If you think you’re not a project manager, think again

Many years ago, I did not consider myself to be a project manager. Throughout my career, I have thought of myself as an entrepreneur; a consultant; a pharmaceutical representative; a research analyst and a volunteer. But the more I learned about project management, the more I realized I had been acting as a part-time project manager all along.

You may not think of yourself as a project manager either. But if you are involved in projects or initiatives or events, you are dabbling in project management. Like most people who moonlight as project managers, there is a good chance you have not received formal training to aid you.

Let’s face it, there is a lot of low-quality project management happening out there. And who can blame these people? After all, they’ve never thought of themselves as project managers. On that note, my colleagues and I are determined to help people learn these critical skills in our “Project Management Simplified” program.

Today, I want to share the most important step in project management, which is upfront planning. Despite its importance, most people breeze through this critical step. Rather, they jump right into projects, eager to generate results. They may receive positive reinforcement in the short term when the whole team is highly focused and enthusiastic. But, over time, they tend to experience delays, cost overruns, disengaged team members and lower quality work.

Thankfully, some focused upfront planning can set your project up for success.

Here are 11 reasons why investing time in upfront planning will pay off.

  1. Ensure key steps happen at the right time

There is nothing worse than missing or delaying a key step and then scrambling to catch up. Upfront planning helps to mitigate a scattered approach and ensures you tackle the work in the right order.

2. Improve communication and better manage expectations

It is hard to pause in the middle of a fast-paced project to assess and communicate project status. Planning upfront, on the other hand, allows you to communicate in a very clear way about how long steps take, who is involved, what steps depend on the others, what the costs will be and what the risks are. This benefits team members, clients and any other stakeholders.

3. Create an appropriate meeting schedule

Planning helps to build a meeting schedule aligned to project progress. This avoids having the team come together too often or too infrequently. Rather, meetings are scheduled in conjunction with accomplishing specific chunks of work.

4. Propose a more realistic budget

Planning forces you to drill down into the specific activities that make up a project. This helps you generate a more realistic cost estimate and budget.

5. Improve client satisfaction

Clients value transparency and predictability when it comes to projects. The more time we dedicate to upfront planning, the fewer surprises we have throughout the project. Planning allows for us to control for the known factors so we are better positioned to deal with the unknowns. The fewer surprises we throw at clients, the better.

6.Think more strategically

Establishing a project plan provides you with a system to track all of the little details. Then you can focus on working the plan you’ve established. You also free up critical headspace for valuable strategic thinking.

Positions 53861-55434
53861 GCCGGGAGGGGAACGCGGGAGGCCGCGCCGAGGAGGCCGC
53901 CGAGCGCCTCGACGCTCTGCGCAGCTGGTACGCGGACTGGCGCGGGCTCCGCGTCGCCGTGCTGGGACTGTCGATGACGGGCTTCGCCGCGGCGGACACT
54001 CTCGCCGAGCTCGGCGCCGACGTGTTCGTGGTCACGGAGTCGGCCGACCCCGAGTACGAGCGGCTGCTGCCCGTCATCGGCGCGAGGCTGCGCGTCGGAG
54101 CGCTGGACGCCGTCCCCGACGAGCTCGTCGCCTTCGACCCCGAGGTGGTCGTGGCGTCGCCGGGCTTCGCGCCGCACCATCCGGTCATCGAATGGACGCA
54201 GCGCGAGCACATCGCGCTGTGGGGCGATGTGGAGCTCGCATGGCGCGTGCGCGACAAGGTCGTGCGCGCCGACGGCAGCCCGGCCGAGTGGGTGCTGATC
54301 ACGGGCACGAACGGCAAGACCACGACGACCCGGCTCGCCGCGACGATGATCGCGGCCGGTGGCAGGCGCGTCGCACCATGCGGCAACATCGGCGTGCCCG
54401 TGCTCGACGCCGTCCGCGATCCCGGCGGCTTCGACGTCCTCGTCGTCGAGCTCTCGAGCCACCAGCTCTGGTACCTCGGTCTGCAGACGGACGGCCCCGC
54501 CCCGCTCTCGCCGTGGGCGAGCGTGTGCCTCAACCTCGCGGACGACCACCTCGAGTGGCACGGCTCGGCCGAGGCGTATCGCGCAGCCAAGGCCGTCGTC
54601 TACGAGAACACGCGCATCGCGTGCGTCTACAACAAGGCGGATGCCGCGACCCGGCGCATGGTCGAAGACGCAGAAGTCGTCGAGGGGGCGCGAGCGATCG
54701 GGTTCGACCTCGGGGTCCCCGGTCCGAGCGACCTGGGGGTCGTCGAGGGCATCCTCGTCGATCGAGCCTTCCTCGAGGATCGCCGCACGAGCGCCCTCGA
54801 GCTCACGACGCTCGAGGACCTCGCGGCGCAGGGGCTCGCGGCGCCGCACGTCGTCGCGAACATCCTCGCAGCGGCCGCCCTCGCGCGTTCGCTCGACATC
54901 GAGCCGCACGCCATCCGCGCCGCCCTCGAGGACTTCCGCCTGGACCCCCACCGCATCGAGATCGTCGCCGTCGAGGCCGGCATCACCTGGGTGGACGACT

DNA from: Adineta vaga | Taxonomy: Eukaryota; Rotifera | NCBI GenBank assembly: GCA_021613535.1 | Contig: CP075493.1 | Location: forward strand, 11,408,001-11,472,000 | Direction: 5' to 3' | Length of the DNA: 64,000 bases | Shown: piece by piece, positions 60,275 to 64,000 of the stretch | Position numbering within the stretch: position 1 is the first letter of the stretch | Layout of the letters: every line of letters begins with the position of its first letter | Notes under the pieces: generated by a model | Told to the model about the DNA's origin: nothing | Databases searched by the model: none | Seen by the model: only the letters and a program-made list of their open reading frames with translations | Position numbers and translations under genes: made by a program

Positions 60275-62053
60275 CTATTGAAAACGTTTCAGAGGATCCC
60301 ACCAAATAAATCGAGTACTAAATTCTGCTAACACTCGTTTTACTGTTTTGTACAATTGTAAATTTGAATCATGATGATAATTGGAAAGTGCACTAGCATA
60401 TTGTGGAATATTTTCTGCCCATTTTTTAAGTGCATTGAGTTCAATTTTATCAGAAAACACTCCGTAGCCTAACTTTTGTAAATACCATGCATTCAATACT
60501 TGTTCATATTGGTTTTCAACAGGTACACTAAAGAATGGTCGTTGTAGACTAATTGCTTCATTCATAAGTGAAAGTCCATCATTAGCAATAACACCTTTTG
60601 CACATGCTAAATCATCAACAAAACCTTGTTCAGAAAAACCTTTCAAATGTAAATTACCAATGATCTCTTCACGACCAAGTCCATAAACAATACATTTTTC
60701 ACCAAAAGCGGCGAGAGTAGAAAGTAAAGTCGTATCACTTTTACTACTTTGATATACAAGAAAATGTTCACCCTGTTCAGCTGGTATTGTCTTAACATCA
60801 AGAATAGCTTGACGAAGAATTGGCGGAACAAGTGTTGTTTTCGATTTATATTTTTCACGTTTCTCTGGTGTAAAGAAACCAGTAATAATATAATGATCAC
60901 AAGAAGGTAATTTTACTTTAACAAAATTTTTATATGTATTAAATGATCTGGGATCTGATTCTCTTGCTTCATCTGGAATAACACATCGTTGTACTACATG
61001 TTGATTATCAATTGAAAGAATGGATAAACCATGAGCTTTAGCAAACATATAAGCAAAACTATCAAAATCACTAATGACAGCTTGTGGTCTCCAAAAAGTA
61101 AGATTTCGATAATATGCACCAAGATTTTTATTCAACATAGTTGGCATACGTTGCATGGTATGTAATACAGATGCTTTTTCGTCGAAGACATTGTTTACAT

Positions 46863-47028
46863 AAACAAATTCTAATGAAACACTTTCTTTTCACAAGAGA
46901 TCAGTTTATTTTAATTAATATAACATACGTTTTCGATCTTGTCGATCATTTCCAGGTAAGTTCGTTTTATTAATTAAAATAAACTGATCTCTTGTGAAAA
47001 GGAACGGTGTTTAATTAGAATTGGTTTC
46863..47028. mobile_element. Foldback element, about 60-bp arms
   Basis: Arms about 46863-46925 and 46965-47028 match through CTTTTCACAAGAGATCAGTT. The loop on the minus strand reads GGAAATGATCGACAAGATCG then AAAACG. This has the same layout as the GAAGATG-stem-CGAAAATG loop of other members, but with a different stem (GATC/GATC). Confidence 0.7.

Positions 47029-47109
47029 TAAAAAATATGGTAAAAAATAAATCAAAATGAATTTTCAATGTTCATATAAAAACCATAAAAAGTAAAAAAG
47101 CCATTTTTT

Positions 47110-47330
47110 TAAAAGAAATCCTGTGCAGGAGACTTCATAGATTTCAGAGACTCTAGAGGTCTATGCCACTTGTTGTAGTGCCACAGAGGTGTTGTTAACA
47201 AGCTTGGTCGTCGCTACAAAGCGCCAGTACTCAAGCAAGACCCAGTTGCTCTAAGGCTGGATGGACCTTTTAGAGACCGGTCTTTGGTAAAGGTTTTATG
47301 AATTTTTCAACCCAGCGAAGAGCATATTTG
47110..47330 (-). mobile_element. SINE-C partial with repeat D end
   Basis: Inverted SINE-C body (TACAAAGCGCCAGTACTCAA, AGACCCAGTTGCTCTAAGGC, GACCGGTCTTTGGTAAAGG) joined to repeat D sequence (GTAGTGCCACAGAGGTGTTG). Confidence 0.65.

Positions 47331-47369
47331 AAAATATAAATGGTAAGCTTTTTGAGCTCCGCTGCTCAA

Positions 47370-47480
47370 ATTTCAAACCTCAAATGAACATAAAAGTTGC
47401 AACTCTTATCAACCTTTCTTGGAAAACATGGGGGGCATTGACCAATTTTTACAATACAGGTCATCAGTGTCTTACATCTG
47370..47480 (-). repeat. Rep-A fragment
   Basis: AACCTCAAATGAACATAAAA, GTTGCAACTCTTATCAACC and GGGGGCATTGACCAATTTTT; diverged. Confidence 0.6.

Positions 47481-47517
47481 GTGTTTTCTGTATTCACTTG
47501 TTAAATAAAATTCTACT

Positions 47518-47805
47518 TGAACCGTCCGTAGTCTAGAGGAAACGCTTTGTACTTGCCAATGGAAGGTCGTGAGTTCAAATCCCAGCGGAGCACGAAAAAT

7. Support team development

Project planning helps to train less experienced team members. Involving them in the planning provides them with valuable insight into how the project will unfold. As well, the more we plan, the less we scramble. This frees up time for more teachable moments.

8. Capture learning for future projects

The act of planning prompts us to build on past lessons. Without taking time to plan and organize, we inevitably end up recreating work that has already been done in the past. Planning also provides us with a record to help streamline future projects.

 9. Focus on high-value activities

Planning helps to identify the most important tasks and other opportunities. At the same time, this reduces time and energy spent on tangents. Keeping the team focused on high-value activities is the best use of team resources.

10. Reduce risk

Planning allows us to consider the pitfalls we might encounter in the project. Thinking through these risks in the early stages enables us to avoid or mitigate these challenges. It also prompts us to alert others and manage expectations accordingly.

11. Gain a competitive advantage

Project planning absolutely gives you an edge. I have seen multiple people benefit from career advancement at an accelerated pace because of a project management approach. Your competitors and even your peers may not be investing in this critical step and this becomes a prime opportunity to differentiate yourself.

Overall, there are undeniable benefits to upfront project planning. So before your peers cajole you into diving right into the work, encourage them to pause and invest in this critical step.

How do you manage your projects? Do you agree that project planning is the most critical stage in a project? What else makes for a successful project? I would love to hear your thoughts. After all, practically all of us do double-duty as project managers.

 

By | 2017-07-08T15:49:50+00:00 March 10th, 2017|Management, Management Effectiveness|1 Comment

One Comment

  1. Akkhil P Augustin June 9, 2017 at 5:10 pm - Reply

    All the points listed are well crafted and to the point. I have been working as a Project Manager for about 10 years and I can’t advocate enough on the fact that planning is the most critical element in any project. “failing to plan is planning to fail”

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